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Health Information Center

Talking to Your Doctor About Scoliosis

  • Cynthia M. Johnson, MA
Publication Type:

Condition InDepth

Talking to Your Doctor About Scoliosis

Your child has their own health history. Talk with your child's doctor about your child's risks and background with scoliosis. You can take an active role in your child's care by talking openly and often with the doctor.

Tips for Getting Information

Here are some tips that will make it easier to talk to your child's doctor:

  • Bring someone else with you. It helps to have another person hear what is said and think of questions to ask.
  • Write your questions down so you do not forget them.
  • Write down the answers you get and make sure you understand what is being said.
  • Ask for help, if you need it. Do not be afraid to ask your questions or ask where you can find more info. You have a right to know.

Questions to Ask Your Doctor

About Scoliosis:

  • Does my child have a spinal curve?
  • What degree is the curve?
  • Has it caused any other health problems?
  • Was it caused by a health problem?

About Your Child's Risk of Getting Scoliosis:

  • What is the chance that my child might get scoliosis?
  • Should my other children be screened?
  • Are there any ways to lower the risk?

About Treatment Options:

  • Can my child be watched instead of wearing a brace or cast?
  • How often will appointments be needed?
  • Will a brace or cast be needed?
  • If a brace is needed, how long will it have to be worn each day?
  • How many years will a brace or cast be needed?
  • Will surgery be needed?

About Lifestyle Changes:

  • Are there any things my child should not do?
  • Are there any exercises that might help?

About Outlook:

  • Could this result in disability?
  • How likely is it that my child's curve will get worse?
  • Is there anything I can do to slow my child's scoliosis?


  • Adolescent idiopathic scoliosis. EBSCO DynaMed website. Available at: https://www.dynamed.com/condition/adolescent-idiopathic-scoliosis. Accessed May 13, 2022.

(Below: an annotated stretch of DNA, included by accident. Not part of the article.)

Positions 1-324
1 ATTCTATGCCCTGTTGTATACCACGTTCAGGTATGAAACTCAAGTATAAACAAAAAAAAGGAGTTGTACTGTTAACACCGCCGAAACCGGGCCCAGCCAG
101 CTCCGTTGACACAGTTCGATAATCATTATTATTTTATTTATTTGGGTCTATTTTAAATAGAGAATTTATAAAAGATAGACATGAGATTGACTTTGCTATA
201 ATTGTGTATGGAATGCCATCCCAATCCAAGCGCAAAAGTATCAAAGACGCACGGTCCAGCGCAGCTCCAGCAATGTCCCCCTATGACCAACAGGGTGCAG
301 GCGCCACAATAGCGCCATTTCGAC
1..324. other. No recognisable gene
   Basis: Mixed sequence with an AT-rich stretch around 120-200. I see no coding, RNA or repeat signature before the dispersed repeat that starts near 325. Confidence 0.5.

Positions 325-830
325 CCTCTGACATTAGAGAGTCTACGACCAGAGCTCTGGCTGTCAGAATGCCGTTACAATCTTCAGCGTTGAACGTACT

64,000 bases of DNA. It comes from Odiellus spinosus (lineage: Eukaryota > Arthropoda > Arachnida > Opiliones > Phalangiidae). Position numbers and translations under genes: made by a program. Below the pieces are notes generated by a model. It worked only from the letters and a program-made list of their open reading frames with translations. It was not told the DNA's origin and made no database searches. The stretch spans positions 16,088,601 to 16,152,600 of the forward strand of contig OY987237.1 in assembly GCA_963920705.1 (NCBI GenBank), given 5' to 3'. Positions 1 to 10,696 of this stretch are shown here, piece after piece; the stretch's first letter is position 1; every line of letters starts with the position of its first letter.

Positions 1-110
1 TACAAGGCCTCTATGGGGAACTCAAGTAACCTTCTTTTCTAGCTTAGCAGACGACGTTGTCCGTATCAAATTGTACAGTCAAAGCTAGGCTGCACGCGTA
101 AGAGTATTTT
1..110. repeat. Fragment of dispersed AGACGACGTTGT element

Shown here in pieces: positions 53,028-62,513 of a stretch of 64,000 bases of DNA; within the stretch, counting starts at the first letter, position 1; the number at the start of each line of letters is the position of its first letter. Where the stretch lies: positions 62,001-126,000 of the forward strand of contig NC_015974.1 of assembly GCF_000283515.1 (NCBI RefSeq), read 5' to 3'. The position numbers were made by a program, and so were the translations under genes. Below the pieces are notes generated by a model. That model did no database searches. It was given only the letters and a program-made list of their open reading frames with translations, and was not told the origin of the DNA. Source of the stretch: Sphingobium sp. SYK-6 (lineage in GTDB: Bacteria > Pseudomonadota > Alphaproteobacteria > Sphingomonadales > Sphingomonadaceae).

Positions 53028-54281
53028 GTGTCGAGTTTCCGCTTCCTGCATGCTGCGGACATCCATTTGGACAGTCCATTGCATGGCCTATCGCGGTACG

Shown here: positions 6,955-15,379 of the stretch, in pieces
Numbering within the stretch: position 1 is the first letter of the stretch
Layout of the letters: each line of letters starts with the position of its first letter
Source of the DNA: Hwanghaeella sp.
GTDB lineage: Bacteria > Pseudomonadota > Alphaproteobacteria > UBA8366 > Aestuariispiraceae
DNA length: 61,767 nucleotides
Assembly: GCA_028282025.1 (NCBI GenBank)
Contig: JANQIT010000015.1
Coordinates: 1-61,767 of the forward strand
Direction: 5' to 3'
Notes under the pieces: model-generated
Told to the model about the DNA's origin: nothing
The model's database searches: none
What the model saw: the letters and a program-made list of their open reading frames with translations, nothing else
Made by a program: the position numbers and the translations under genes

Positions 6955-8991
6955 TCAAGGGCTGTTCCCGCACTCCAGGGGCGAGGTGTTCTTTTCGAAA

• Congenital scoliosis and kyphosis. EBSCO DynaMed website. Available at: https://www.dynamed.com/condition/congenital-scoliosis-and-kyphosis. Accessed May 13, 2022.
  • Getting the most out of your doctor appointment. FamilyDoctor.org—American Academy of Family Physicians website. Available at: https://familydoctor.org/tips-for-talking-to-your-doctor. Accessed May 13, 2022.
  • Idiopathic scoliosis in children and adolescents. Ortho Info—American Academy of Orthopedic Surgeons website. Available at: https://orthoinfo.aaos.org/en/diseases--conditions/idiopathic-scoliosis-in-children-and-adolescents. Accessed May 13, 2022.
  • Infantile and juvenile idiopathic scoliosis. EBSCO DynaMed website. Available at: https://www.dynamed.com/condition/infantile-and-juvenile-idiopathic-scoliosis. Accessed May 13, 2022.
  • Scoliosis in children and adolescents. National Institute of Arthritis and Musculoskeletal and Skin Diseases website. Available at: https://www.niams.nih.gov/health-topics/scoliosis. Accessed May 13, 2022.


  • Daniel A. Ostrovsky, MD
Last Updated:

This content is reviewed regularly and is updated when new and relevant evidence is made available. This information is neither intended nor implied to be a substitute for professional medical advice. Always seek the advice of your physician or other qualified health provider prior to starting any new treatment or with questions regarding a medical condition.